Great Tips For Choosing an Eco-friendly Tour Operator

It’s not where we go but how we travel that matters. Book tour operators with care.


Boats in Philippines Photo © Joanna Tovia

If you’re reading this, chances are you want to do the right thing when you travel. You want to minimize your carbon footprint, tread lightly on the natural environments you visit, and contribute to local economies, particularly in developing countries.

You’re not alone. Almost three-quarters of travelers surveyed by last year (more than 18,000 people from 18 countries) believe we need to make more sustainable choices when we travel, and 71% think travel companies should offer more sustainable travel choices.

One of the best ways to make sure your hard-earned travel funds have a positive impact is by traveling with an ethical tour operator.

Why should I choose an ethical tour operator?

Traveling with a company that has a track record of operating ethically removes a lot of the legwork, and guesswork, you’d otherwise have to do to ensure that every detail of your trip, from where you stay to which activities you do, is environmentally, socially and culturally responsible.

There are other advantages, for you as well as the places you visit. “By choosing an ethical tour operator, travelers are not only providing local communities with an income but also connecting with local people in a meaningful way that adds to a more authentic and memorable travel experience,” says Jake Hilbert, Global Purpose Specialist at G Adventures.

This goes for animal-based tours too. “Booking with a tour operator that has a strong animal welfare policy ensures you’ll have an animal-friendly experience while also reducing the demand for cruel animal attractions,” says World Animal Protection campaign executive Ben Pearson.

How can I be sure a tour operator is ethical?

Any tour operator that’s serious about operating ethically will list specific measures it has in place, a responsible travel policy or animal welfare guidelines for instance, rather than making broad statements such as “we care about the planet”.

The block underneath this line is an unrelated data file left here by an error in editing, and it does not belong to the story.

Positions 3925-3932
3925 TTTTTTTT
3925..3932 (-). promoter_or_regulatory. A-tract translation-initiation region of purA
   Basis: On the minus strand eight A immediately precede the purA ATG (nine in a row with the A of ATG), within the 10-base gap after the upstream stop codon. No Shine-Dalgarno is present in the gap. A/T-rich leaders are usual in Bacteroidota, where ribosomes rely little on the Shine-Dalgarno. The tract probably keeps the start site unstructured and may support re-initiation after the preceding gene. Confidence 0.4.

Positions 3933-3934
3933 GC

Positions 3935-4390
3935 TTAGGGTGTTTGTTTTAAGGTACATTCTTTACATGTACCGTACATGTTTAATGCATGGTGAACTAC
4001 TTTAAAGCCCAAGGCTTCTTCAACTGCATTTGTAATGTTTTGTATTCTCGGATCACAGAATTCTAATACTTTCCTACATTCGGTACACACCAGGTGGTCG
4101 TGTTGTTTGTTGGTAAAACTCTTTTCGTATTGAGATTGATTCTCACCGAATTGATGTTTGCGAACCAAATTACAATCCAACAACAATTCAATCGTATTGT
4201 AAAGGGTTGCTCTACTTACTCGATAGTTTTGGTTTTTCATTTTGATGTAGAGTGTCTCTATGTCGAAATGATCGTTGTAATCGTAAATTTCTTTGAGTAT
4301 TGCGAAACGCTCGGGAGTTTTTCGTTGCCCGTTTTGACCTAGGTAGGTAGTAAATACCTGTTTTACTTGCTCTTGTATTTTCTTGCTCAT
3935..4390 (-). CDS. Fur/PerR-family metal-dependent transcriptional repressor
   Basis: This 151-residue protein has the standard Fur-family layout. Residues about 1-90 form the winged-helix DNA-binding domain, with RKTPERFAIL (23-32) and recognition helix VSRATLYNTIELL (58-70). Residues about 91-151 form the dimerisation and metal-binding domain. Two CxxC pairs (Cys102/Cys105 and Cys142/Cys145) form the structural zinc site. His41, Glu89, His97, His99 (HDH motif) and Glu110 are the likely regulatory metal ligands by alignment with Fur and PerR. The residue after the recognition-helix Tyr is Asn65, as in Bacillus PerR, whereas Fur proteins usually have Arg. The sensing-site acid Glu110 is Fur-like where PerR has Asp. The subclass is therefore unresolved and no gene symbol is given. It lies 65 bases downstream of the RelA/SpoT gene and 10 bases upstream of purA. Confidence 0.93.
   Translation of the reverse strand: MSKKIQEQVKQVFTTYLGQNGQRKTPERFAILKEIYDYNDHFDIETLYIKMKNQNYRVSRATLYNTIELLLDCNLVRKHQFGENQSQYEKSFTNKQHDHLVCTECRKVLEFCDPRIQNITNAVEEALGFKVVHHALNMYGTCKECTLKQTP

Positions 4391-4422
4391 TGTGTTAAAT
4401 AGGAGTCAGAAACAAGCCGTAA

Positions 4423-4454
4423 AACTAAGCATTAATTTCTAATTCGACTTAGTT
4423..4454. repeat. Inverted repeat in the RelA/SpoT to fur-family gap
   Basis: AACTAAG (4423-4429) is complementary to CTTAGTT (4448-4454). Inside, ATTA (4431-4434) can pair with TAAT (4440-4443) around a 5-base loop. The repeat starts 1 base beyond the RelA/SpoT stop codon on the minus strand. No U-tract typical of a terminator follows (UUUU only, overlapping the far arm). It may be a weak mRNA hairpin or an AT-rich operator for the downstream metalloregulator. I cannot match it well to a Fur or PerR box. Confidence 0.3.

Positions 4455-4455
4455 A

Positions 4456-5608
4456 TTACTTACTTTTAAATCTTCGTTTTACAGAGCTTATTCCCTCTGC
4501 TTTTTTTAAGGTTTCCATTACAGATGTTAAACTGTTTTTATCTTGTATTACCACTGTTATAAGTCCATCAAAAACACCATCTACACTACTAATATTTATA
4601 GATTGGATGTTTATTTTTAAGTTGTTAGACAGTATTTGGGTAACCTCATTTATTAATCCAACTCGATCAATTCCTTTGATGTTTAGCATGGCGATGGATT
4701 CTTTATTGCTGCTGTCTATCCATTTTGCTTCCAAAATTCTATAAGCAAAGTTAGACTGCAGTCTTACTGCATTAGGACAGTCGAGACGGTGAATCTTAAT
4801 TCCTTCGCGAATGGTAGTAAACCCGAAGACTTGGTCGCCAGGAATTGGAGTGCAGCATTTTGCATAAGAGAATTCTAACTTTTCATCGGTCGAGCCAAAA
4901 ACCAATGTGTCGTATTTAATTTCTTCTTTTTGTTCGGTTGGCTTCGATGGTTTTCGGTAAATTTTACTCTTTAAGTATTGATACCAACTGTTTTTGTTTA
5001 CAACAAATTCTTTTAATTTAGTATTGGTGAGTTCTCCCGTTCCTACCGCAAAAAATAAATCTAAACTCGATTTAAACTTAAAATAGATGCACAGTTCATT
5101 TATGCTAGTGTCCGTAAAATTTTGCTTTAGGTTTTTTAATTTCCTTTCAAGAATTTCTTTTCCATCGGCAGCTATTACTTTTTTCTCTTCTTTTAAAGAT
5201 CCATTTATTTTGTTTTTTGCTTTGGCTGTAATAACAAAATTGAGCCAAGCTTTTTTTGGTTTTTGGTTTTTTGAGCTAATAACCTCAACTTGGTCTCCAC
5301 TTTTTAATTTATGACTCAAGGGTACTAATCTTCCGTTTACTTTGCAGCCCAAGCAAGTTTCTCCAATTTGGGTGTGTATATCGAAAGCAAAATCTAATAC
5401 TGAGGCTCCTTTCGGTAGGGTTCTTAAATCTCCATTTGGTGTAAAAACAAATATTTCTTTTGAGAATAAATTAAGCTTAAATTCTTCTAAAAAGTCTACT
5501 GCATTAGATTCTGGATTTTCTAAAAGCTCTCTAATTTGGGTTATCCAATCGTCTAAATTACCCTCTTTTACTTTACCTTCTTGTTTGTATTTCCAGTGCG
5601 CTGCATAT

“Look for operators that demonstrate their commitment to sustainability in tangible ways, by the way they operate their business, the type of itineraries they offer and how they treat their people,” says Donna Lawrence, Responsible Travel Manager at World Expeditions. It’s also wise to check that the company has just one local partner managing the itinerary in each destination, she says, “to ensure continuity and increase the likelihood that the entire itinerary will be ethical. With multiple local partners, it’s easy for the ethical aspects of the trip to get lost or diluted.”

Going your own way?

Planning to travel independently instead of on a group tour, booking activities along the way? The same rules apply. Decide which issue or issues matter most to you – such as climate action, conservation or community-based tourism – and choose a company that aligns with your values, says Jake Hilbert of G Adventures, while also taking responsibility for your own actions.

“Our founder, social entrepreneur Bruce Poon Tip, believes that tourism, when done right, has the potential to be the greatest form of wealth distribution the world has ever seen,” says Hilbert. “For independent travelers to do the right thing, that means making ethical choices such as supporting local communities and economies by eating local food at local restaurants, using local transport, staying in locally owned accommodation and using local guides.”

You can also use an aggregator such as the UK-based Responsible Travel, which only sells trips that meet its strict responsible travel criteria. It won’t sell, for instance, large ship cruises, rodeos, any trips involving elephant-riding or captive orcas or dolphins, or orphanage tourism.

Any certifications I should look for?